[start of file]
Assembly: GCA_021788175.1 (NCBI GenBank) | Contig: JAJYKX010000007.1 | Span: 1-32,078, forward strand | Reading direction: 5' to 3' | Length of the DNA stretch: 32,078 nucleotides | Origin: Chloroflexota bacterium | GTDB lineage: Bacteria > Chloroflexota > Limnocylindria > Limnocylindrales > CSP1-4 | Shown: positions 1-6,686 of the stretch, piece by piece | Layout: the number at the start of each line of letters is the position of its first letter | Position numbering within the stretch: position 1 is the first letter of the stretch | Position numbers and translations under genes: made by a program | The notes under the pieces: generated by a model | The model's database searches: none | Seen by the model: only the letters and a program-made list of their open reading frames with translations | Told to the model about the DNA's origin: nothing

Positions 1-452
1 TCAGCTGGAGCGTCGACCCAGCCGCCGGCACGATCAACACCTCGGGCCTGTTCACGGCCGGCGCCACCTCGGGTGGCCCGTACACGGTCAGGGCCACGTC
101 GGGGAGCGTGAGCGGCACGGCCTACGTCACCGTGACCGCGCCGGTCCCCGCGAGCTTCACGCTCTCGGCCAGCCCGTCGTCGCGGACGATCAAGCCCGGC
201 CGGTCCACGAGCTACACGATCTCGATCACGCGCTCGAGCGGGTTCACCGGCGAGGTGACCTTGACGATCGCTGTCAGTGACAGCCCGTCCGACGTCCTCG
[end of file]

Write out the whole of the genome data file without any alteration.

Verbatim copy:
Assembly: GCA_021788175.1 (NCBI GenBank) | Contig: JAJYKX010000007.1 | Span: 1-32,078, forward strand | Reading direction: 5' to 3' | Length of the DNA stretch: 32,078 nucleotides | Origin: Chloroflexota bacterium | GTDB lineage: Bacteria > Chloroflexota > Limnocylindria > Limnocylindrales > CSP1-4 | Shown: positions 1-6,686 of the stretch, piece by piece | Layout: the number at the start of each line of letters is the position of its first letter | Position numbering within the stretch: position 1 is the first letter of the stretch | Position numbers and translations under genes: made by a program | The notes under the pieces: generated by a model | The model's database searches: none | Seen by the model: only the letters and a program-made list of their open reading frames with translations | Told to the model about the DNA's origin: nothing

Positions 1-452
1 TCAGCTGGAGCGTCGACCCAGCCGCCGGCACGATCAACACCTCGGGCCTGTTCACGGCCGGCGCCACCTCGGGTGGCCCGTACACGGTCAGGGCCACGTC
101 GGGGAGCGTGAGCGGCACGGCCTACGTCACCGTGACCGCGCCGGTCCCCGCGAGCTTCACGCTCTCGGCCAGCCCGTCGTCGCGGACGATCAAGCCCGGC
201 CGGTCCACGAGCTACACGATCTCGATCACGCGCTCGAGCGGGTTCACCGGCGAGGTGACCTTGACGATCGCTGTCAGTGACAGCCCGTCCGACGTCCTCG